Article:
In late May, Blizzard swung the nerf hammer on some older archetypes that had seen significant play before and after the most current standard rotation. Specifically, these were the cards that changed:
- Naga Sea Witch: Mana cost increased from (5) to (8).
- Call to Arms: Mana cost increased from (4) to (5).
- Possessed Lackey: Mana cost increased from (5) to (6).
- Dark Pact: Heal reduced from 8 to 4.
- Spiteful Summoner: Mana cost increased from (6) to (7).
- Crystal Core: Minions become 4/4 vs. 5/5 previously.
As usual, there was a lot of speculation from the community of how the nerfs would impact the meta. Many suggested that Spiteful Summoner would still be viable despite the change, and that Odd Paladin would reign supreme. Let's take a brief look at how the meta evolved over the first 12 days since the changes were made.
The image below shows the relative change in play-rate by archetype for the 12 days immediately before and after the nerfs. Only archetypes that saw >1% play before or after the nerfs are included.
The following shows the logarithm of the above. The logarithm provides another view of the relative improvement vs. reduction in play-rates by deck. A value of -1 implies a reduction of 10x in play-rate, whereas +1 implies a 10x increase in play-rate.
Unsurprisingly, you can see from the plots that the big losers are those that were directly affected by the nerfs. Even Paladin and OTK DK Paladin in particular were affected the most even with only a single card changed. It just shows how powerful Call to Arms was before the nerf. Quest Rogue, which was directly impacted, has also taken a significant hit. Following are the Cubelock and Control Warlock archetypes, and then by Spiteful Druid and Spiteful Priest.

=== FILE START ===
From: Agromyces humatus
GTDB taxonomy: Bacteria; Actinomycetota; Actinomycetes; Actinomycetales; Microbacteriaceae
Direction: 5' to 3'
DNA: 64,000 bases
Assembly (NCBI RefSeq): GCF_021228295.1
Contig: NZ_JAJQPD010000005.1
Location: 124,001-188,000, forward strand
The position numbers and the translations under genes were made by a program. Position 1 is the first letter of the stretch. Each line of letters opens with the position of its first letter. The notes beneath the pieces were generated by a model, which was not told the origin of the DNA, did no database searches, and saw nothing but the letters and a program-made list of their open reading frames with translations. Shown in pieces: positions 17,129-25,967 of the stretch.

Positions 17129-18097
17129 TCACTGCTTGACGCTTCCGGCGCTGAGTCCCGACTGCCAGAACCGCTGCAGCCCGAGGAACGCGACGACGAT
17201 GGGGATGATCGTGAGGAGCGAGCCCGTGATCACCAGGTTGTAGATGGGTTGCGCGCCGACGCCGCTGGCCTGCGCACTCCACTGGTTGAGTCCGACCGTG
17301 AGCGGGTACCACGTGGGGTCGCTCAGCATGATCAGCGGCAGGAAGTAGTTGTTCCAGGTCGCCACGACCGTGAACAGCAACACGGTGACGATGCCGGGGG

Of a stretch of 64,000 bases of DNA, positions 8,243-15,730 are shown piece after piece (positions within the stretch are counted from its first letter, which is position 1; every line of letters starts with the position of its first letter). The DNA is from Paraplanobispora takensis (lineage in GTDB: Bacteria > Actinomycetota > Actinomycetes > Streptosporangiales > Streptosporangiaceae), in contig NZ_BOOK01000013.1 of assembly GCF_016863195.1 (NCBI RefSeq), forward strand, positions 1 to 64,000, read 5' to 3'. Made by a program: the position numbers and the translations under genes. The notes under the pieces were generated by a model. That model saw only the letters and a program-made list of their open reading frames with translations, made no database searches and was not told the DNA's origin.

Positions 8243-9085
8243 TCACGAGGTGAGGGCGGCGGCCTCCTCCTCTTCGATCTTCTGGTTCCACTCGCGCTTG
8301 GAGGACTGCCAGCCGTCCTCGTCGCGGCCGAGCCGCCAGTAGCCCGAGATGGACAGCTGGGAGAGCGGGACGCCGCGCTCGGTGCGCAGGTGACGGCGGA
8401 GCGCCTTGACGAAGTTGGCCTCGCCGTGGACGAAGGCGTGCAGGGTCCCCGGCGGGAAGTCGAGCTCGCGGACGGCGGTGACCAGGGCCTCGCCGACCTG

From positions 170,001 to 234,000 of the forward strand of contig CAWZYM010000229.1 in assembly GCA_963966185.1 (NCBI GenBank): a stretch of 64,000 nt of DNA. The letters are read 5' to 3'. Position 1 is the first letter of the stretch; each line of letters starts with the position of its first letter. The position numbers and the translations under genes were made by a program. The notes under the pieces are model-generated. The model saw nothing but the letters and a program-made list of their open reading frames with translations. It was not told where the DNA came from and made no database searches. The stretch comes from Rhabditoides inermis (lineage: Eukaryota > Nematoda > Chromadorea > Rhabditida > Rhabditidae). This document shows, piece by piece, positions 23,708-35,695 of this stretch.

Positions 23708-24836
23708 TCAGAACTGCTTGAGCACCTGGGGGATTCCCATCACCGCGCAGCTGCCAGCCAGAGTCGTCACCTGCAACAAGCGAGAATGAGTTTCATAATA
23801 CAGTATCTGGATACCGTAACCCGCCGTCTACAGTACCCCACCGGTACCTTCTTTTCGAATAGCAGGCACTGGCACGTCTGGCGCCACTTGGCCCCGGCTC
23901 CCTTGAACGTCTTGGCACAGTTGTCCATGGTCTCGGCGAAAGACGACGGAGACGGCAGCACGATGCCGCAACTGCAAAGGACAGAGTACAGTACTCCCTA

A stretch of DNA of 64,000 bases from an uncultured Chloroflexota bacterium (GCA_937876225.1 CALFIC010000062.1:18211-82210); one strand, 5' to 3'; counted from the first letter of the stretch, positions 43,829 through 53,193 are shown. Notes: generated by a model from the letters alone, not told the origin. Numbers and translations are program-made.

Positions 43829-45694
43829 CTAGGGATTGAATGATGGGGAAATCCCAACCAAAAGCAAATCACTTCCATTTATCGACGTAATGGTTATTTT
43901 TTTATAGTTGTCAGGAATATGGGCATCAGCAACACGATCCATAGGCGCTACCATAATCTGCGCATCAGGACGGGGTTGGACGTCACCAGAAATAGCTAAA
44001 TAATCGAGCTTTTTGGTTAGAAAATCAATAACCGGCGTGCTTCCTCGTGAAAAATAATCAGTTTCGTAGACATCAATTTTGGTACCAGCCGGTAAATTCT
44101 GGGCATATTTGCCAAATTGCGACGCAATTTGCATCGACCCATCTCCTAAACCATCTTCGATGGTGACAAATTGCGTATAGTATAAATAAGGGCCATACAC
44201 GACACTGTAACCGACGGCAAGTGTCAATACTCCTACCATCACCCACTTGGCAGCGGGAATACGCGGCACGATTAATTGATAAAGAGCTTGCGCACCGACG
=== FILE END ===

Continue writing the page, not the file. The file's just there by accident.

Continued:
From The Ashes
As old archetypes go away new ones arise and take there place. The changes have led to greater diversity in the decks and classes that have a viable win rate .
Players have gravitated away from slower warlock archetypes and taken up Even Warlock. Prior to the nerf, this deck was very niche, but now has the largest relative bump in play-rate. Druid players have moved back to the Token Druid archetype, which was heavily oppressed by cards like Voidlord. Hunter seems to be the biggest winner overall with Spell Hunter and Recruit Hunter variants seeing significantly more play.
Interestingly, players are playing less Murloc Paladin . This archetype was widely predicted to rise up given its historical strength and the anticipated weakening of Even Paladin. Control Priest has also taken a hit due to the lower prevalence of its strongest matchups.
Once again, Blizzard has shown us how much fun Hearthstone can be when balance changes are made, and a wide variety of decks become viable. The changes have certainly shaken things up and stale archetypes are seeing significantly less play.